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Programmable Thermostats Can Help Reduce Energy Costs
April 30, 2012
If you can program your TV to record your favorite shows, why can’t you program your thermostat to set different temperatures at different times of day in your home?
Well, the good news is that you can, because that’s exactly what a programmable thermostat does. Also known as setback thermostats, these devices allow you to regulate the temperature of your home according to need, thereby reducing your overall energy consumption and maximizing your energy efficiency.
Some benefits of installing a programmable thermostat:
- Save nearly 10% a year on your heating and cooling bills by programming your thermostat back 10°–15° F for 8 hours
- Maintain optimal home comfort levels by setting your thermostat to heat or cool your house before you or your family get home
- Go to sleep in a comfortable, cooler environment but wake to a warm house!
A little known fact is that the lower you set your interior temperature, the slower is the heat loss. Therefore, the longer you maintain a lower indoor temperature setting, the more energy you save. By the same token, a higher indoor temperature in summer actually slows down the flow of heat into your home, resulting in savings on your air conditioning bill.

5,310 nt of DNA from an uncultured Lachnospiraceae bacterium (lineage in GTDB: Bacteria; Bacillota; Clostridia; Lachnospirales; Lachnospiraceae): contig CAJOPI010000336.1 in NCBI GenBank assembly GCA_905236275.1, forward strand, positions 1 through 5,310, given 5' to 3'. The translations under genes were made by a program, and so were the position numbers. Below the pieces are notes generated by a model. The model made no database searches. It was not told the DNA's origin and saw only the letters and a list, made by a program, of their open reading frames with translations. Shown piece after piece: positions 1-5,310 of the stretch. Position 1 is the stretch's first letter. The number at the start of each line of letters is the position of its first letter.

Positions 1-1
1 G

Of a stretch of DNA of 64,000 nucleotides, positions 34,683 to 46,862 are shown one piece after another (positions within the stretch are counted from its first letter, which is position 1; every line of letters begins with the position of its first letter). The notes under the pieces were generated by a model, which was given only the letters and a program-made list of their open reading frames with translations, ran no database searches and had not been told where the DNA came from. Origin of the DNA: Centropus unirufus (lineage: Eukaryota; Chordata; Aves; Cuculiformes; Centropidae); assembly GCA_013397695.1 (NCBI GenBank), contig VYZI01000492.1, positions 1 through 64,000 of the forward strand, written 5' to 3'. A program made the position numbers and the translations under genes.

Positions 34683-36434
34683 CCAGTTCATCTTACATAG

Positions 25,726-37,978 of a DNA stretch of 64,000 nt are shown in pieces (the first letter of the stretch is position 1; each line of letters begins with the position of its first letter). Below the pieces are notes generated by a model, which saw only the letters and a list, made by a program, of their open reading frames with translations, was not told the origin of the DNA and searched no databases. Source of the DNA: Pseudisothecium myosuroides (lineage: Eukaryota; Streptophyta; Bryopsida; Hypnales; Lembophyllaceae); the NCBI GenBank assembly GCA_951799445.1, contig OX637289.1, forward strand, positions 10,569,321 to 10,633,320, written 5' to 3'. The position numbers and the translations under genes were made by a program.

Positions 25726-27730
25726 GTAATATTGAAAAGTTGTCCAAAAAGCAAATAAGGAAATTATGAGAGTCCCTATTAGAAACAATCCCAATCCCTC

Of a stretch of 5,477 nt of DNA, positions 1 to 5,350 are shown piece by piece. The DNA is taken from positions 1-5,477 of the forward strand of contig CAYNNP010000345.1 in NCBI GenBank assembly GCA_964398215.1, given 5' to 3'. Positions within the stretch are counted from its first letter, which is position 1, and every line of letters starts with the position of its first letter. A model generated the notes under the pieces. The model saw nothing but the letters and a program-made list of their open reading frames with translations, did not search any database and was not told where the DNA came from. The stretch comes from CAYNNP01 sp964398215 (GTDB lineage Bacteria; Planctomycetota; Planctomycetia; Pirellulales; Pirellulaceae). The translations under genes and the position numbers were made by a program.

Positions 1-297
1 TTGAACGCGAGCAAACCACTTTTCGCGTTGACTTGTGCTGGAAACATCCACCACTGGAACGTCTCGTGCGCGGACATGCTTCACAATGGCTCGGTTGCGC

- Save energy in winter by programming your temperature at 68° F – set it lower when asleep or away to maximize savings
- Save energy in summer by programming your temperature at 78° F – set it higher when away to maximize savings
If you decide to invest in a programmable thermostat, take into account your daily pattern of life when programming your temperature settings. For example, if you prefer cooler temperatures when sleeping, program your thermostat to start cooling the house before you go to bed, because otherwise you won’t really notice the effect. Make sure you adjust for everyone’s schedules; if you know the house will be empty at certain times of the day, program your thermostat accordingly to take advantage of the situation.
You can choose from two types of programmable thermostats: digital and electromechanical. While digital models offer more features such as daylight savings settings and multiple setback options, they can be a bit more complicated to use. On the other hand, electromechanical ones that work with pegs or sliding bars are quite simple to program but offer limited options. It all depends upon your specific needs and requirements.
Why choose a programmable thermostat?
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